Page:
Grooving

Now that we’ve covered the “when” let’s take a look at the “how.” We’ll start with grooving. The art, and we do mean art, of using a heated iron to cut either U-shaped or V-shaped grooves in the surface of the tire. The goal is to get the grooves placed on the tire at the correct angle that will facilitate as much grip as possible. The problem is that grooving can only go so far. You still need a tire surface to meet with the track. Too many grooves and you reduce the surface area of the tire and your grip suffers. That’s where analyzing how many grooves you need comes into play.

Understanding that all of the factory pattern grooves are 8/32-inch or 1/4-inch deep is important for two reasons. Number 1: Additional grooves you cut should be the same depth as the factory grooves. Otherwise, as the tire wears your grooves will disappear before the factory’s rendering the tire useless. Number 2: If you cut grooves deeper than 9/32-inch you risk cutting in too deep, weakening the tire and eventually causing a blowout.

Here’s a helpful tip on grooving from Mr. Furney. “For anything under 35 laps, the grooving iron should be adjusted to cut a U-shaped groove with the bottom of the groove no more that 1/4-inch deep or the same as the factory tread groove. For longer features of 50 laps or more, tire wear may be significant. In those cases we need to consider the condition of the track at the end of the race. Often you start tacky and end dry slick. At the green flag you need a lot more grooving than you do at the end of the race. Therefore, for a long race you need to cut a V-groove as opposed to a U-groove. As the surface of the tread wears through the race, the percentage of your grooving will decrease thereby giving you an appropriately prepped tire for a dry-slick track.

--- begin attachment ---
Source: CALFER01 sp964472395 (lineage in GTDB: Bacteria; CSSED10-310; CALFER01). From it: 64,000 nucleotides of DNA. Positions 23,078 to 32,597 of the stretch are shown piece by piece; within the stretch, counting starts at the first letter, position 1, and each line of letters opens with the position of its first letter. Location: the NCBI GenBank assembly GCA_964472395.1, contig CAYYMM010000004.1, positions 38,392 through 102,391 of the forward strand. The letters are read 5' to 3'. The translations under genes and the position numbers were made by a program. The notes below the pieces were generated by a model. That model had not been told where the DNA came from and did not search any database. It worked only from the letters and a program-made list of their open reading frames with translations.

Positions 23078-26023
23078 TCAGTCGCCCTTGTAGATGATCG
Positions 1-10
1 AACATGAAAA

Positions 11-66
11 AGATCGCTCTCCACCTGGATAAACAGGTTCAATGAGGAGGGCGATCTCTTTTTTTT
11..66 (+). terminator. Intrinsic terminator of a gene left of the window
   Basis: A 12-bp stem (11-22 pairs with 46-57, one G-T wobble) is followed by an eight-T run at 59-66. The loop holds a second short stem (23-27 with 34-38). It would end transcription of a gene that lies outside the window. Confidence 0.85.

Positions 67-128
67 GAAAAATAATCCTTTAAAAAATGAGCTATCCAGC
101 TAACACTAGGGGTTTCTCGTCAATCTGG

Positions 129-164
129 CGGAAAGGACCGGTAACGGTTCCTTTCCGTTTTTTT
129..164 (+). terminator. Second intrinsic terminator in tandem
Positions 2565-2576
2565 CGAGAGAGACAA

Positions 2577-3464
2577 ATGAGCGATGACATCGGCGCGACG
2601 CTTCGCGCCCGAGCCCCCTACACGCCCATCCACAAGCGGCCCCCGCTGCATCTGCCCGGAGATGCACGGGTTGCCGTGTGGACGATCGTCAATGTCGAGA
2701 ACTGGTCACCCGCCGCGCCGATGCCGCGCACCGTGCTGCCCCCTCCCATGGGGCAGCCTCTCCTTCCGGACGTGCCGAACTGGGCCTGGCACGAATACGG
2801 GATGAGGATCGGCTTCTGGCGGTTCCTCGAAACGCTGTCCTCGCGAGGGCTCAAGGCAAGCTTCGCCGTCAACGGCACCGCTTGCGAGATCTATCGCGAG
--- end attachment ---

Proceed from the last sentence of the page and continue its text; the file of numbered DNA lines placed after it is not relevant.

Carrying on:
For this article we’re using the patented Van Alstine G-1000 Tire Groover which we sourced through Speedway Motors. This groover has an instant-on feature so that when you touch the Teflon padded head to the tire surface the blade gets hot instantly. After smoking the tires with the highest setting we backed down to a “3” to groove our Hoosier D21s. This groover made quick work of prepping six tires for an upcoming trip to a central Florida high banked half-miler that usually goes somewhere between black slick and dry slick by nights end. The Late Model feature is run second, so the track should still have some tackiness by the time we get on. The 25-lap feature is not long enough for the V-grooves so we stuck with U-shaped ones and added some sipes.

Siping

Speaking of tire siping, did you know that it actually has its origin in the nautical industry? It was discovered that shoes with fine cuts in the soles at right angles to the direction of travel would assist sailors in maintaining a good grip on a wet deck in high seas. While the same principle works for race tires, siping also allows the tires to heat up faster by reducing the stiffness of the tread blocks. This is particularly beneficial on dry-hard/black slick or dry-slick tracks where there tends to be a lot of cautions as the tires will come back up to temperature quicker.

A tire under static load will deflect to a certain degree. A tire under a dynamic lateral load (as in going through a corner) will deflect even more. Siping a tread block increases the deflection and in turn generates more heat, consequently softening the rubber even more, thereby creating greater traction.